Given that a few dozen parents from communities near Hardin Valley said they were unhappy their children aren’t zoned, in a preliminary outline, for the new Hardin Valley Middle School beginning in August 2018, the zoning fate of 130 Farragut Intermediate School students tentatively set to attend the new school could change.
During the latest and final open meeting to discuss zoning for HVMS, held Tuesday evening, April 11, at Hardin Valley Academy, about 45 parents were on hand.
Rick Grubb, director of Enrollment and Transportation for Knox County Schools, led the meeting in HVA auditorium. He emphasized that zones are not set in stone and that KCS is very interested in hearing parents’ opinions.
“We want to impact as few families as we can and get accomplished what we need to get accomplished,” he said early in the meeting.
With so many other communities wanting to be rezoned for the new school, is there any chance that school officials will decide to zone the 130 FIS children to Farragut Middle?
“We did a lot of listening to parents in the last two meetings and are now in the process of looking at our original rezoning proposal to see if it's possible to make any changes,” Abbey Harris, public affairs specialist for the school system, stated in an e-mail Wednesday, April 12. “We can't specifically speak to what ultimately will or won't happen to students in the Farragut area at this time.”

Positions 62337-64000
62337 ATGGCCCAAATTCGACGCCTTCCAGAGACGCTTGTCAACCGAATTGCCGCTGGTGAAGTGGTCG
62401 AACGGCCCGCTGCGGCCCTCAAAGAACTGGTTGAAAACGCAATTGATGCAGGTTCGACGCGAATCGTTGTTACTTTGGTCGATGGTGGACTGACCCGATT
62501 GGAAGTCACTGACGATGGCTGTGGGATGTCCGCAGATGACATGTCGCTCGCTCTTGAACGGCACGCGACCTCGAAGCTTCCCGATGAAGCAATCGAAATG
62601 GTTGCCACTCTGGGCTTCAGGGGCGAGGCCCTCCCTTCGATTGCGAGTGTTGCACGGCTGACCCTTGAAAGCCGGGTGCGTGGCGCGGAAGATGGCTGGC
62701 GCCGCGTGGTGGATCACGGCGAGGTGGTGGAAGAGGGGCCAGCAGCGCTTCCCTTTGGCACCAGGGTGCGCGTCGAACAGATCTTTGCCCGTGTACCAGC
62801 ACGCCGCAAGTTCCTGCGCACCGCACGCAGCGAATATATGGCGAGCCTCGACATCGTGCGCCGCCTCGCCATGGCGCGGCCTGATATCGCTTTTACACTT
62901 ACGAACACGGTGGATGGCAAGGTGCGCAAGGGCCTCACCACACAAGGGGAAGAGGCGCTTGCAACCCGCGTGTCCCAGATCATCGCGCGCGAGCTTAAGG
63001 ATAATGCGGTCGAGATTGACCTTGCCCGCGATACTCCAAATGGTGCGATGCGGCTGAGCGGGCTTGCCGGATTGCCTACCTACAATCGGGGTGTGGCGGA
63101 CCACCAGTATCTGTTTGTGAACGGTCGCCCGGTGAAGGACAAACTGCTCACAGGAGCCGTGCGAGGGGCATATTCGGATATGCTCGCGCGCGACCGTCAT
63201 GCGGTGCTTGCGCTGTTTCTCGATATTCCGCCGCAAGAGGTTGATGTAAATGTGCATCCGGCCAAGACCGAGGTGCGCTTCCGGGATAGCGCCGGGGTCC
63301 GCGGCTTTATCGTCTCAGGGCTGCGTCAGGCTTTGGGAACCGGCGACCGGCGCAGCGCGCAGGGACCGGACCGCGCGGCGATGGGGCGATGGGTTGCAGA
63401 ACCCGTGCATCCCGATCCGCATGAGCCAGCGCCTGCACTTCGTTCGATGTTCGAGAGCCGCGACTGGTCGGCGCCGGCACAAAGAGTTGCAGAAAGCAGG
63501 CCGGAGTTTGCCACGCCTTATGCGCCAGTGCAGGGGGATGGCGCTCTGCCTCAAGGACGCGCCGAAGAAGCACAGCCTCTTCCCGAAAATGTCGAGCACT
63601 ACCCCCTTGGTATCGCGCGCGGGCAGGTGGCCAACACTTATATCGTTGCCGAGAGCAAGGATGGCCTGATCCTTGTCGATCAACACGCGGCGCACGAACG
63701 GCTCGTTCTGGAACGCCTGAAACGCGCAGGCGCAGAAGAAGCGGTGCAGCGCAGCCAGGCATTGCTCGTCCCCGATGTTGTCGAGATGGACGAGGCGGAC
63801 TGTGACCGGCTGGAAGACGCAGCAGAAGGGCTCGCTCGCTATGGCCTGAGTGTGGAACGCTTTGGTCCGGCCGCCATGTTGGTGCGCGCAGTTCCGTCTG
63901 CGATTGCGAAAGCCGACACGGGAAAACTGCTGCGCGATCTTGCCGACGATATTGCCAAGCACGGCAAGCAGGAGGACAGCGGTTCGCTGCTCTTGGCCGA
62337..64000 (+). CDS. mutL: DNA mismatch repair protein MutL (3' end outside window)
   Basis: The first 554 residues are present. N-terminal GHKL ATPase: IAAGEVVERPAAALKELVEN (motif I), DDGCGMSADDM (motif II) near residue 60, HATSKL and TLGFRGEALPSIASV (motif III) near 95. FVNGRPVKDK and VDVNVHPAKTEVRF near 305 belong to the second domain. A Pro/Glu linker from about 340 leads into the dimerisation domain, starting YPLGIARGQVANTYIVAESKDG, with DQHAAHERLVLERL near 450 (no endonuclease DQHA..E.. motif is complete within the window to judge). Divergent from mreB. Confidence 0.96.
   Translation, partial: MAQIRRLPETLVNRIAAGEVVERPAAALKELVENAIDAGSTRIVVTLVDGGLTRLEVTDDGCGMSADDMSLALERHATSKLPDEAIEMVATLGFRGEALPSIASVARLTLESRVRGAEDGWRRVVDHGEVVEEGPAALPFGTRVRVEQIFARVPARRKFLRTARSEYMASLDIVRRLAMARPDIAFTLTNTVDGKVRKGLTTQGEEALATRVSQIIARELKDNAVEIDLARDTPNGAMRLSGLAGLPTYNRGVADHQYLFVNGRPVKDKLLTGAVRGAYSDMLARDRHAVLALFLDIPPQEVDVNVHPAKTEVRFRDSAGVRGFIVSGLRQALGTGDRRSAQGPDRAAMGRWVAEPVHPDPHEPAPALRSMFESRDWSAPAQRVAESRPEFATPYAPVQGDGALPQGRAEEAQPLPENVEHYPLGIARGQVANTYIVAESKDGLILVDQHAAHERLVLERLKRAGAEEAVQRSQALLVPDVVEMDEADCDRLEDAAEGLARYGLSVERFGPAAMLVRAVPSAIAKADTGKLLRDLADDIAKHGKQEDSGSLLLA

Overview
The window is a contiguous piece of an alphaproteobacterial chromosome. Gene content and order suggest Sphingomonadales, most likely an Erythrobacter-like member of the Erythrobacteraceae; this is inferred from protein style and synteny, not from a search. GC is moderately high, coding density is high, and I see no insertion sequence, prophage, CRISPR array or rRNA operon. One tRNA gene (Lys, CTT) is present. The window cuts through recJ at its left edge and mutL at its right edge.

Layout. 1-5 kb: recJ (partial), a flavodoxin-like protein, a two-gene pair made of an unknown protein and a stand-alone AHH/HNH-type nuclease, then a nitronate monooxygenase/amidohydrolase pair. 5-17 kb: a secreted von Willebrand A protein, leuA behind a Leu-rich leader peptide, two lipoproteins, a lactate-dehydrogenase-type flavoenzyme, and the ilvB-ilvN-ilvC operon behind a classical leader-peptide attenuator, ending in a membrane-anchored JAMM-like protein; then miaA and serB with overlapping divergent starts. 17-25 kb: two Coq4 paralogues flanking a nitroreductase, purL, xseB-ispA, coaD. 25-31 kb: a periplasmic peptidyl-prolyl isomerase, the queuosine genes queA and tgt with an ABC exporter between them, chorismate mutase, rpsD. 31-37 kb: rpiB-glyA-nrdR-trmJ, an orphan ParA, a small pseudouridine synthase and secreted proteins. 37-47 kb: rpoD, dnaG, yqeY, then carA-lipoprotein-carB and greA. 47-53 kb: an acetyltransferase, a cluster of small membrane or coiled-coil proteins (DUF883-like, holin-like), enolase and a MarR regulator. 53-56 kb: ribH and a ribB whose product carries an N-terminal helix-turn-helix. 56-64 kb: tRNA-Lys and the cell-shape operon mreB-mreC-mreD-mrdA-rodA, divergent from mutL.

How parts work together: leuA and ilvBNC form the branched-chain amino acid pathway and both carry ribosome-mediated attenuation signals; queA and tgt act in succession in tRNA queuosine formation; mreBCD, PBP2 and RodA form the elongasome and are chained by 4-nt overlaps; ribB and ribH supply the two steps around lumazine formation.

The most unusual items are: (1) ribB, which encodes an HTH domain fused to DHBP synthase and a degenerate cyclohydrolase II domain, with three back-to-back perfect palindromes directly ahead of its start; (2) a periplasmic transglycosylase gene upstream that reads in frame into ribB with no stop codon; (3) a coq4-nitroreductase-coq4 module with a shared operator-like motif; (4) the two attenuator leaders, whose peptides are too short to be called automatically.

“The problem is fitting all the [potential] students into a 1,200-student building,” Grubb said.
While some of the parents on hand said they were unhappy their children wouldn’t be zoned for Hardin Valley Academy, Grubb drew the line.
“We’ve had some families in this area ask about high school rezoning. We’re not dealing with high school rezoning at this meeting,” he said.
Grubb invited parents to leave comments on a website set up just for this topic: email@example.com. He also said Knox County Schools accepts about 75 percent of all rezoning requests.
Harris also stated students are not allowed to transfer to a new school once they are zoned for another school. “They did that for Hardin Valley Academy, and it put them in a pretty bad predicament with overcrowding,” she stated. “That’s the only time in recent history that transfers to a new school have been allowed.”
“What is the projected enrollment of each middle school on opening day?” asked Karns resident and teacher Jimbo Crawford.
“Hardin Valley Middle School will open at 865 and has a projected 1,200 enrollment,” Grubb said.
“How long does it take a school to fill up?” Crawford asked.
“Our projection for five years down the road for Hardin Valley Middle School, is not going to correctly predict the growth. It will be much greater than the statistics will tell us.”
Crawford said that he had done some quick math and that he had a different opinion than the other parents present.
“About 433 8th graders will enter Hardin Valley Academy every year without transfers,” he said. “The Hardin Valley Middle School zone is too darn big right now. You’re going to have to rip the bandaid off in just a few years, and everybody’s clawing to get in here. It’s like this building [Hardin Valley Academy]. There’s hardly a goat farm left in Hardin Valley like it was when I grew up. We grow houses in Hardin Valley now.”